3 Traps Hindering a Bias for “Right Action” in Marketing
Ancient philosophers have pontificated for centuries over what is considered “right action.” Modern marketers struggle, too, with how to focus on what is both action-oriented, and the right thing to do from a business-impact standpoint.
We can fall into several traps that can make our actions the wrong actions:
- Trap #1: We work on the activities that are tension-relieving vs. goal-achieving. Tension can be a false sense of urgency a customer complaint that is disturbing but unfounded), someone else’s emergency (e.g. a sales person’s pressure: “I need this powerpoint presentation right now, or we’ll blow the quarter because I won’t be able to close this customer.”), or simple overload (I didn’t get even half the items checked off my list today).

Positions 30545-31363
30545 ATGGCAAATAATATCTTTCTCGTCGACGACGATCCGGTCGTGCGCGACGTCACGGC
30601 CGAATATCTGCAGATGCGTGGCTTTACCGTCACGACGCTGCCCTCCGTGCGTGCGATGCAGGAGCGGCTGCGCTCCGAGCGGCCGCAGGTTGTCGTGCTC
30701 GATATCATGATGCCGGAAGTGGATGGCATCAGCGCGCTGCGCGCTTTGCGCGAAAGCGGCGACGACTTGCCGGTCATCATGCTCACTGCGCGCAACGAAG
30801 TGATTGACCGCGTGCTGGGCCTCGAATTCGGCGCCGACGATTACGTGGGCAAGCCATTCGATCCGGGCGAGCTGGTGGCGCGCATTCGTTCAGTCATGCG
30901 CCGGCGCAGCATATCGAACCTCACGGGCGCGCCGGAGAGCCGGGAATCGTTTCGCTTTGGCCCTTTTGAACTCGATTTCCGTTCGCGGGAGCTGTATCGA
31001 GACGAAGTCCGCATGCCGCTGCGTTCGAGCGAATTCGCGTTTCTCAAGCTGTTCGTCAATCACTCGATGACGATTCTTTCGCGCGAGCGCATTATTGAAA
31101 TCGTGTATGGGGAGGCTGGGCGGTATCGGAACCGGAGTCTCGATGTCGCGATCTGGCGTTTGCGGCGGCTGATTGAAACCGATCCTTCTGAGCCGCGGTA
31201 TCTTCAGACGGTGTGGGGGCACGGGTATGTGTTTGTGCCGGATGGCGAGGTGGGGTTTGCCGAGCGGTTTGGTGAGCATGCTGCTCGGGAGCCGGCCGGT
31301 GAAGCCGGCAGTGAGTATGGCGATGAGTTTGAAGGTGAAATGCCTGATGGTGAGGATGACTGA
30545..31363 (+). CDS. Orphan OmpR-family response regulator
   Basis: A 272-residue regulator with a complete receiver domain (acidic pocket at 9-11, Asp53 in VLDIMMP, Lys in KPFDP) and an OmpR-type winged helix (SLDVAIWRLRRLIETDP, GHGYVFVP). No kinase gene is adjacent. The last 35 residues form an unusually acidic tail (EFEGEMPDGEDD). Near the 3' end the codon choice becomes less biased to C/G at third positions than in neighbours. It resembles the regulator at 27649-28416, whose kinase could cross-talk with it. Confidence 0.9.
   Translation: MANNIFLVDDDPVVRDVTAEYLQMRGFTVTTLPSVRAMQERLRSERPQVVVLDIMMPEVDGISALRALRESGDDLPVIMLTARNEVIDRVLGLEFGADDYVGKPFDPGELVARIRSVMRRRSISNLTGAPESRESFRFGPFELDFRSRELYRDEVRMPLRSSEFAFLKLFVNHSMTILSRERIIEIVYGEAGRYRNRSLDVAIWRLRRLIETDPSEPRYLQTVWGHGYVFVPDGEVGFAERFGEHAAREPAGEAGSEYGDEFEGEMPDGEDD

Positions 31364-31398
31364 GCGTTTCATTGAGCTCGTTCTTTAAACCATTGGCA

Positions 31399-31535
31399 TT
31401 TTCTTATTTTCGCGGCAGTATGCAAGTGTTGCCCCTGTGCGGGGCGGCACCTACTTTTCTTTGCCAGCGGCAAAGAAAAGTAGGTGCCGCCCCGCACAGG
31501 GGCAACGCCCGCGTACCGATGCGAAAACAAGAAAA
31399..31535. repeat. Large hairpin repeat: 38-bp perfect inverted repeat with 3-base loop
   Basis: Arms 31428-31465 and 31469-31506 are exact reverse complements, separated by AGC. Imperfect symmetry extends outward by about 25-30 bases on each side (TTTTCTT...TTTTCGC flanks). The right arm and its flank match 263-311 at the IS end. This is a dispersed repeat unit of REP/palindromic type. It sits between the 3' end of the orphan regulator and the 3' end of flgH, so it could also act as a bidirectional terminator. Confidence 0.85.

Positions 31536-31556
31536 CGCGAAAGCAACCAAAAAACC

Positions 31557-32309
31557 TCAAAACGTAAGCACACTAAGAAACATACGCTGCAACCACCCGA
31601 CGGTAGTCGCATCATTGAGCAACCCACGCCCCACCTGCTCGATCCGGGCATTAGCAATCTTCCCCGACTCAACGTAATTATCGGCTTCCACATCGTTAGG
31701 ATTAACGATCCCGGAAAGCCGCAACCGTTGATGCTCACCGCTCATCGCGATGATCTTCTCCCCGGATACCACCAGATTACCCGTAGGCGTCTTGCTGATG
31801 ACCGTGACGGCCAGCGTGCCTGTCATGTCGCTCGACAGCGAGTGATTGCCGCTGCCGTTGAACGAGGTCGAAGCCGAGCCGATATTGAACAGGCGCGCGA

- Trap #2: We do the things we enjoy most or find the easiest. This may result in short-term pleasure, but big headaches when performance review time rolls around. Changes in marketing and our external environment constantly push us out of our comfort zones. Go there.
- Trap #3: We avoid doing anything at all because we’re afraid or we don’t want to. Simple rule: Do what you should do, when you should do it, whether you want to or not. And then get over it. You’ll be rewarded ultimately.
To stay on course with taking the right action at the right time, ask yourself these questions: Why am I doing this? Does it support our top goals and strategic initiatives? Does it have to be done it all? Does it have to be done now? What point is good enough to call it finished?
Answer these questions thoughtfully. Then get the right actions DONE. You can always practice the Kaizen of continual improvement. Have a bias for action — action that is based on goals, not what’s easiest, sexiest or squeaking the loudest — and keep adjusting for improved outcomes as you go.